The Supreme Court's decision on Hollingsworth v. Perry, the case dealing with California's Proposition 8, did not occur along ideological lines as the DOMA decision did. While DOMA was about whether a law was constitutional or not, the Prop 8 case was about whether the dispute over that law belonged at the Supreme Court in the first place.
A majority of justices — Roberts, Scalia, Ginsburg, Breyer, and Kagan — ruled it didn't. The logic is that in order to sue over a law, you must show the law has harmed you in a demonstrable way. A District Court in California ruled that Prop 8 was illegal, and if California had then appealed in order to defend its own law, it's pretty clear the state would have standing. But the state government declined to defend Prop 8, meaning a group of random conservative lawyers got together and decided to do it. The court ruled they did not have standing to challenge the District Court's decision.
The really interesting question is why the four dissenting justices — Kennedy, Alito, Thomas, and Sotomayor — thought the lawyers did have standing to appeal. The dissent by Justice Anthony Kennedy (who, incidentally, is a Californian) focuses on the unique nature of California's ballot-initiative system, which allows citizens to propose additions to the state constitution that can pass by a simple majority vote statewide (Real Talk: this system is a huge part of why the state is impossible to govern). Kennedy's dissent claims this system takes lawmaking power away from the state government and puts it in the hands of everyone in the state, which means that if you're a Californian, you have standing to sue over laws in California.
Here are some key quotes:
"Under California law, a [ballot initiative] proponent has the authority to appear in court and assert the State’s interest in defending an enacted initiative when the public officials charged with that duty refuse to do so. The State deems such an appearance essential to the integrity of its initiative process. ... The State Supreme Court’s definition of proponents’ powers is binding on this Court." (pg. 2)
"The Court concludes that proponents lack sufficient ties to the state government. It notes that they “are not elected,” “answer to no one,” and lack “‘a fiduciary obligation’” to the State. But what the Court deems deficiencies in the proponents’ connection to the State government, the State Supreme Court saw as essential qualifications to defend the initiative system. The very object of the initiative system is to establish a lawmaking process that does not depend upon state officials. In California, the popular initiative is necessary to implement 'the theory that all power of government ultimatelyresides in the people.'”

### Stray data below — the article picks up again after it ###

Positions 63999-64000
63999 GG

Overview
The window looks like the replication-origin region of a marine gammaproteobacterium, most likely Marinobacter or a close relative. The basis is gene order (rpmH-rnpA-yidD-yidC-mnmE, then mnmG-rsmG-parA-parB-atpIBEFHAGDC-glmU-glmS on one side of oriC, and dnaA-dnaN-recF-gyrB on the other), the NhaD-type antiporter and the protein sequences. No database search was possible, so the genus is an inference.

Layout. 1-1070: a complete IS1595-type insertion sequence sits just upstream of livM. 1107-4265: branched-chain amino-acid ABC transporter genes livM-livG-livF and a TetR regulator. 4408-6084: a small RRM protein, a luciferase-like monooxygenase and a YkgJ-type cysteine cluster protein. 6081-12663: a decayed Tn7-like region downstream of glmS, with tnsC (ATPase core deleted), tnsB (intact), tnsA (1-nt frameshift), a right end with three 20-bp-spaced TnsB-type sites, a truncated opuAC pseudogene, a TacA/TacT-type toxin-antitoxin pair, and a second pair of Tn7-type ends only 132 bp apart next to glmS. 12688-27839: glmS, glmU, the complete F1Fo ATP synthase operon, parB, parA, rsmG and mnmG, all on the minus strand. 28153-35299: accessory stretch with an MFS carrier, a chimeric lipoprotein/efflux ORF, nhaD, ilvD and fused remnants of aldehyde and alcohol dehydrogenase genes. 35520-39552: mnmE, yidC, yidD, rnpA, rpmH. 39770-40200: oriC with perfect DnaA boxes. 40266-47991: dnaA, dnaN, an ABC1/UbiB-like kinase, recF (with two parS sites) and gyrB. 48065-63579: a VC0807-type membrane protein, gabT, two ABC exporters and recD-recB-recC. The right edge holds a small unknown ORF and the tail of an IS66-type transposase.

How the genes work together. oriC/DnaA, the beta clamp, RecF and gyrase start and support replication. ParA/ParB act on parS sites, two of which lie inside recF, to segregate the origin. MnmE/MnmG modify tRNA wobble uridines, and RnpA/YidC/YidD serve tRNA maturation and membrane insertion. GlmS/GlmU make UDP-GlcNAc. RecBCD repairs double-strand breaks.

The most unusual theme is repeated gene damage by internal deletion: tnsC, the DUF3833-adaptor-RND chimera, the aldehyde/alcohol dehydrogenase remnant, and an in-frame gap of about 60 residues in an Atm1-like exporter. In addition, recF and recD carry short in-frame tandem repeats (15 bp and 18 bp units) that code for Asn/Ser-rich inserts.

"A prime purpose of justiciability [granting standing to argue a case] is to ensure vigorous advocacy, yet the Court insists upon litigation conducted by state officials whose preference is to lose the case. ... And rather than honor the principle that justiciability exists to allow disputes of public policy to be resolved by the political process rather than the courts, here the Court refuses to allow a State’s authorized representatives to defend the outcome of a democratic election."
"In the end, what the Court fails to grasp or accept is the basic premise of the initiative process. And it is this. The essence of democracy is that the right to make law rests in the people and flows to the government, not the other way around. Freedom resides first in the people without need of a grant from government. The California initiative process embodies these principles and has done so for over a century. ... In California and the 26 other States that permit initiatives and popular referendums, the people have exercised their own inherent sovereign right to govern themselves. The Court today frustrates that choice by nullifying ... a State Supreme Court decision holding that state law authorizes an enacted initiative’s proponents to defend the law if and when the State’s usual legal advocates decline to do so."